There is also the question of whether the relevant question is lawful or not, hence the likely caution of employers. Despite guidance from EHRC and the government, in the absence of court decisions it is not clear at present how s.60 will be interpreted.
The Employment Code para 10.38 says the ‘intrinsic functions’ permitted purpose should be applied narrowly because, in practice, there will be very few situations where a question about a person’s disability or health needs to be asked – as opposed to a question about a person’s ability to do the job in question with reasonable adjustments in place.
Reasonable adustments for job itself, and intrinsic job functions
Where there would be a duty to make reasonable adjustments to the job itself, instrinsic job functions are viewed as they would be after the adjustments are made (subject to a ‘reasonable belief’ test – see below). This is under s.60(7).
A person who stammers has trouble answering the phone. However, that is only a minor part of the job which might readily be done by other staff. It is likely to be a reasonable adjustment that the person who stammers does not have to answer the phone if they don’t want to. So answering the phone would not be an intrinsic function (after reasonable adjustments), and before a job offer the employer could not ask about ability to do it.
Para 10.30 of the Employment Code says that questions about reasonable adjustments needed for the job itself should not be asked until after the offer of a job has been made unless these questions relate to a function that is intrinsic to the job.
‘Reasonable belief’ test
S.60(7) seems intended to protect an employer who reasonably believes that a reasonable adjustment would not be required, and so the subsection looks at intrinsic functions as they would be without that adjustment being made. There does seem to be a drafting issue with it though. S.60(7) says that where the employer “reasonably believes” a duty to make reasonable adjustments would apply in connection with the work, the test is whether the function would be intrinsic to the work after the adjustment is made.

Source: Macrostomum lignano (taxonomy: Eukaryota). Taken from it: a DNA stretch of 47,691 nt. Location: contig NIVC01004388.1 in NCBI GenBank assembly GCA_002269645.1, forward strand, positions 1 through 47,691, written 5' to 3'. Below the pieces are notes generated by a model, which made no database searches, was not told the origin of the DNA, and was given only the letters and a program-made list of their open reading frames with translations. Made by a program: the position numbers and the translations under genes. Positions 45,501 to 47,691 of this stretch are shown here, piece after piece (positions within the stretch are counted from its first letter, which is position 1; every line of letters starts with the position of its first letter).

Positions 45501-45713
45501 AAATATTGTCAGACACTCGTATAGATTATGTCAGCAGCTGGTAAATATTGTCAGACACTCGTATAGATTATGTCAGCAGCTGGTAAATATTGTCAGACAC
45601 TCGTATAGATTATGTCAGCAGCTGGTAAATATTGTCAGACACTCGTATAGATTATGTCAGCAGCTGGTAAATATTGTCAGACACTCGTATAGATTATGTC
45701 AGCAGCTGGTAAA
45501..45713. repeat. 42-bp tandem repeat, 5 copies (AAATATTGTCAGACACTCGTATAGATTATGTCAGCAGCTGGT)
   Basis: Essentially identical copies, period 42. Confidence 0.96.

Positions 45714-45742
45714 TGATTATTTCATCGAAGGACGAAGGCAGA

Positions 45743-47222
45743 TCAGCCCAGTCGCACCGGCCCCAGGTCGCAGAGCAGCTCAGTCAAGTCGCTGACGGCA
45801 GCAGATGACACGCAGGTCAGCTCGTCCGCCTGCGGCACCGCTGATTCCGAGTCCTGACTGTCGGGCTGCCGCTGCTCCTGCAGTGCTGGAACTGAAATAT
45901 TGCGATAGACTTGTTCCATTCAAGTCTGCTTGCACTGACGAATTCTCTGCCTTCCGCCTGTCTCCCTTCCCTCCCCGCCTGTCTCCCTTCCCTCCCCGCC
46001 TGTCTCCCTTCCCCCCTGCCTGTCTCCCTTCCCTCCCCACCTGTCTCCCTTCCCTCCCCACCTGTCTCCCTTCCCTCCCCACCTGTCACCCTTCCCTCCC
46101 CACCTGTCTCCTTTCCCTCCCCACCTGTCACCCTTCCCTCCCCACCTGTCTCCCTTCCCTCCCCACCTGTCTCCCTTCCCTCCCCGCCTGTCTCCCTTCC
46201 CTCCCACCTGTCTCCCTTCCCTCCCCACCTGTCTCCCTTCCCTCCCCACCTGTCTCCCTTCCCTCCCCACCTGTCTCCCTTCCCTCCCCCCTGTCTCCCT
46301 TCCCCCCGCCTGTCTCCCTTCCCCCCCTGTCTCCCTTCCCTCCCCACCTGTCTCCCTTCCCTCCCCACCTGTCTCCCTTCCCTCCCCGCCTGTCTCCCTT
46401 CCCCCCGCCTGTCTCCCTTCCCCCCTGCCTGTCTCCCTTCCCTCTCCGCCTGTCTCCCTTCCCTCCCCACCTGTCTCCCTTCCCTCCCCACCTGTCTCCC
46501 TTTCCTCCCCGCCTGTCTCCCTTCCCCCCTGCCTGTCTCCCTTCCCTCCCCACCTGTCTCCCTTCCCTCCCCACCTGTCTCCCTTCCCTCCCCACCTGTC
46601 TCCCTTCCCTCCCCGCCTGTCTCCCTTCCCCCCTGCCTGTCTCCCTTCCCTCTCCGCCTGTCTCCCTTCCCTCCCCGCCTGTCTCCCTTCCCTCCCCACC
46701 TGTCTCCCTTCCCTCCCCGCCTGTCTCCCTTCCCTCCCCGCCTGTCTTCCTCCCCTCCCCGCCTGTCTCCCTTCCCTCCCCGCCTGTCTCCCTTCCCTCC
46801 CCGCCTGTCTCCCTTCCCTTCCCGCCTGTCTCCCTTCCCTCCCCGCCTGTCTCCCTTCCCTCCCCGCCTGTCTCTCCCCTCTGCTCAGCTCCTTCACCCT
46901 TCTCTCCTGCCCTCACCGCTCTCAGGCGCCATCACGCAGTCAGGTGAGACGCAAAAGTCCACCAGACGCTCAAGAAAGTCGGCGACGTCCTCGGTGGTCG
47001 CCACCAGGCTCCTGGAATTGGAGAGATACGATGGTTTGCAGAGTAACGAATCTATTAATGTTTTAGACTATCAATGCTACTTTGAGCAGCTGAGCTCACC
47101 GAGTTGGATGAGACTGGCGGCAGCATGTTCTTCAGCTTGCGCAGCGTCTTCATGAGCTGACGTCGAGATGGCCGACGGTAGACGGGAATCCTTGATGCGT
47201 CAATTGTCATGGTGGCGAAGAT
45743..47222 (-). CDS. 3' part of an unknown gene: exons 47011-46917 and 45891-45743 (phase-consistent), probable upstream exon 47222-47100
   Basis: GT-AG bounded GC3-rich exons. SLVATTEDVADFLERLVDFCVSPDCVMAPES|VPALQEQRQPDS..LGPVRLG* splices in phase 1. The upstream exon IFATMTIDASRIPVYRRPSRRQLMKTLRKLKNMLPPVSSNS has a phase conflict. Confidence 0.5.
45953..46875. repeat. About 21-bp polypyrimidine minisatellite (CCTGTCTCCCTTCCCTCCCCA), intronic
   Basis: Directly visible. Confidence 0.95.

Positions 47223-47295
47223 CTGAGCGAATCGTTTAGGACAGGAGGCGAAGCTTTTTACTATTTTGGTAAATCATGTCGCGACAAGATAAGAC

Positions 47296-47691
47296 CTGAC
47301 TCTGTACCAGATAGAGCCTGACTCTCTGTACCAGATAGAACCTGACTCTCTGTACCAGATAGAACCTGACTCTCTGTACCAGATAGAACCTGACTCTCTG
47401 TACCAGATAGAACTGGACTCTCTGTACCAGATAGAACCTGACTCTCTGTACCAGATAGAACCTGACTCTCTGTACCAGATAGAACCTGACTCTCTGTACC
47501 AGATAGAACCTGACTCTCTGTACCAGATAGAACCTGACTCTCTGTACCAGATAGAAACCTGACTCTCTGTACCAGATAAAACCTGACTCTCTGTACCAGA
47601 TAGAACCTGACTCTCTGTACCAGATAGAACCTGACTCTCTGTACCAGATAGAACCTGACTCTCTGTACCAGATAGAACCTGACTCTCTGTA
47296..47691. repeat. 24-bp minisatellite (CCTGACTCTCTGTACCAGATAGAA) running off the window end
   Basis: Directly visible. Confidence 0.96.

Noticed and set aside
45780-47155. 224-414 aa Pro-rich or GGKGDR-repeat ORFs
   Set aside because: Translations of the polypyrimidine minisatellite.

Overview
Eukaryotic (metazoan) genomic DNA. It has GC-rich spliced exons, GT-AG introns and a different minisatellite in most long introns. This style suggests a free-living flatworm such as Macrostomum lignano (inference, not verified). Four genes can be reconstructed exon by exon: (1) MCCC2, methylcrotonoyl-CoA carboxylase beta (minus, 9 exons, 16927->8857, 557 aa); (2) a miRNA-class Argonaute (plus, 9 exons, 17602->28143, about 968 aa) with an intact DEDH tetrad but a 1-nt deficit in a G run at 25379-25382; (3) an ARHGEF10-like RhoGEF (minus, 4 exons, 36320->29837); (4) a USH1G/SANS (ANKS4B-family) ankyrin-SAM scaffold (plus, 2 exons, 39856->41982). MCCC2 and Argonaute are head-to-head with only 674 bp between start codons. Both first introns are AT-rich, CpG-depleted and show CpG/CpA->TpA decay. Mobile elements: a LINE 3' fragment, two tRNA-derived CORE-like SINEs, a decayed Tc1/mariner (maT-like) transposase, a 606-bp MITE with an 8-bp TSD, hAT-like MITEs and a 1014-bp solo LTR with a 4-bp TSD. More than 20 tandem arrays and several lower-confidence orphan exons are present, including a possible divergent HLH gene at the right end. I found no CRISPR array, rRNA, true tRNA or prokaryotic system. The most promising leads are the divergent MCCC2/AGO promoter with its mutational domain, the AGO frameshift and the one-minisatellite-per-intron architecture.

One would expect this rather to read “believes or reasonably should have believed” that the reasonable adjustment duty applies, or similar. The wording seems the wrong way round. It may well be that tribunals will interpret it in this more sensible way.
S.60 allows questions so far as they are necessary to monitor diversity in the range of people applying for jobs.
EHRC guidance says that monitoring information should be collected separately from other information given in the job application where possible, and that it is a breach of s.60 to use monitoring information about health and disability to shortlist candidates (see particularly questions 6 and 7 in Pre-employment health questions: Guidance for job applicants on Section 60 of the Equality Act 2010 (EHRC website)). However, these issues will need to be decided by the courts.
Under this ‘monitoring diversity’ head, it is presumably ‘necessary’ only for the employer to ask about whatever broad categories of disability it uses in its monitoring (eg physical, mental, sensory?), rather than asking for the specific information that the disability is a stammer, for example.
Voluntarily mentioning a stammer
The Employment Code at para 10.37 makes the point that where a disabled applicant voluntarily discloses information about their disability, the employer must ensure that in response they only ask further questions that are permitted by the legislation.
People who stammer can find it helpful at an interview to mention the stammer, to “clear the air” on it. However, in the light of s.60, interviewers may now be wary in how they respond, at least as regards asking questions on the stammer. It would be helpful for people who stammer to bear in mind that reticence on the part of interviewers might not be a negative response to the disclosure. It may be caution because of the legal provisions. (Also, even before s.60, some interviewers may have been cautious because they would not want to ask a question that could seen as discriminatory.)
A person brings up their stammer at an interview, giving an example of how dealing with stammering has given them motivation and a better awareness of people’s needs. The interviewing panel is still prohibited by s.60 from asking questions except so far as necessary for a permitted purpose. Any reticence on the part of the interviewers may therefore be caution rather than a negative reaction.